Sunday, June 24, 2007

The Middle Way

Yesterday my wife and I had brunch on our back porch with a lovely couple half our age who are both committed to helping people and making the world a better place. Each has a master's degree in social work. He also has a master's degree in divinity (and is an ordained minister) and she plans to pursue a doctorate in women's studies after completing her final year of law school.

After we'd eaten all of the pastries and drunk all of the coffee, the girls went to sit on the glider with Wally and we boys remained at the table and talked about what he was doing as a social worker in children's protective services. The cases he described were harrowing to me, young children who have already been so sexually damaged either from abuse directly suffered or from just being in a depraved environment that their prospects for ever attaining a more or less normal life seem bleak indeed.

I can't quite remember, alas, how we sequed onto religion, but I guess, given our backgrounds, that it was inevitable. I summarized for him my metaphysical principle that the seminal contradiction at the heart of the cosmos (God's freedom) makes all things possible, in particular miracles that contravene the laws of nature. And I recounted the walk on which my learned poet friend had stated that he "believed all things but held onto none." We agreed in endorsing "believing all things" as a necessary expression of what we might call religious humility. We don't know whether or not what we take on faith is so, nor do we know that what others take on faith is not so. Therefore, neither should we hold onto our articles of faith, nor should they hold onto theirs—"hold onto" in the sense that we or they combine forces and go into politics in order to force beliefs and practices onto anyone else.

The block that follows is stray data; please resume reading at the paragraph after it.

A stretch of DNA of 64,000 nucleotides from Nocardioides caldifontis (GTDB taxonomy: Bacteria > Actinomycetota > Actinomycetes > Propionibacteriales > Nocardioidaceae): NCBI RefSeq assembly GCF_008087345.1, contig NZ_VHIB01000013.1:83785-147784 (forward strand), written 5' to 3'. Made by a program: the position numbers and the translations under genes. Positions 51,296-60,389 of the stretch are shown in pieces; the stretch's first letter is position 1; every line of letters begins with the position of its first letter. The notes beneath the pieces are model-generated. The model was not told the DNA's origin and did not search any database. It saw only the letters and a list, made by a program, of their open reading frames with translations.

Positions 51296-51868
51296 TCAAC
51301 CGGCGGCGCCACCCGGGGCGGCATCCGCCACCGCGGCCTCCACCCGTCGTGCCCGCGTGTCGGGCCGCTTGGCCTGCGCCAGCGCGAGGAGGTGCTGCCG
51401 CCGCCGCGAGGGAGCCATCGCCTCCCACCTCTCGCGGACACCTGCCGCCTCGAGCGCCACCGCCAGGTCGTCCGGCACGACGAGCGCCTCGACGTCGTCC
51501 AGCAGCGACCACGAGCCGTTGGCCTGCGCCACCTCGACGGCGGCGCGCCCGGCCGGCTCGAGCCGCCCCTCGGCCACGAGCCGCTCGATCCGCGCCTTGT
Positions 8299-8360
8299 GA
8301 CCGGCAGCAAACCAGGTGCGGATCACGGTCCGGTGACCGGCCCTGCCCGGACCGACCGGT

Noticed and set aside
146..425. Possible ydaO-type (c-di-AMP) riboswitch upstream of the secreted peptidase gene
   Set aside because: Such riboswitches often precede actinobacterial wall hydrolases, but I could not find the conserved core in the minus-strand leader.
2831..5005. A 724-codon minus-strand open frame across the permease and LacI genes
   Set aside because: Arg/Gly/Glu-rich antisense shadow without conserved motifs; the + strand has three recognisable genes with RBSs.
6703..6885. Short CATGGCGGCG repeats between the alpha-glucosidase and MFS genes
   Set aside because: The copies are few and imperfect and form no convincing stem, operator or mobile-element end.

Of course, that holding onto is happening to a very great extent in the world today. We've got the fundamentalist Christians in America banding together to help put an abomination like George W. Bush in the White House and Tricky Dick Deuce (as Maureen Dowd calls Dick Cheenie today in The New York Times) in the chair of the President of the United States Senate. We've got so-called Islamic jihadists blowing up things, including not only Americans who believe they're trying to help but also mosques and members of other Muslim sects. We've got imams provoked yet again by Salman Rushdie—this time by his being knighted—to call for reprisals against those associated with his knighting. Holding on, holding on. And believing nothing but that they and they alone are right.

You know already (if you've been reading me) that I don't agree with Christopher Hitchens that "religion poisons everything." But if any one thing does poison everything, I submit that it's that unwarranted holding onto things that we only believe but do not know. Hitchens attacks religion as being the primary repository of such beliefs. He may be right in that, but it's the holding onto (the trying to foist onto others) that is the problem, not the beliefs per se.

I told my young friend that I was reminded by this of Jesus's advice to "render unto Caesar the things that are Caesar's." In other words, keep your religious beliefs and practices out of politics. Yes, said my young friend. "For me, Jesus stands for a balance of the spiritual and the physical." He explained that the fundamentalist "hangers onto" are just one end of the spectrum.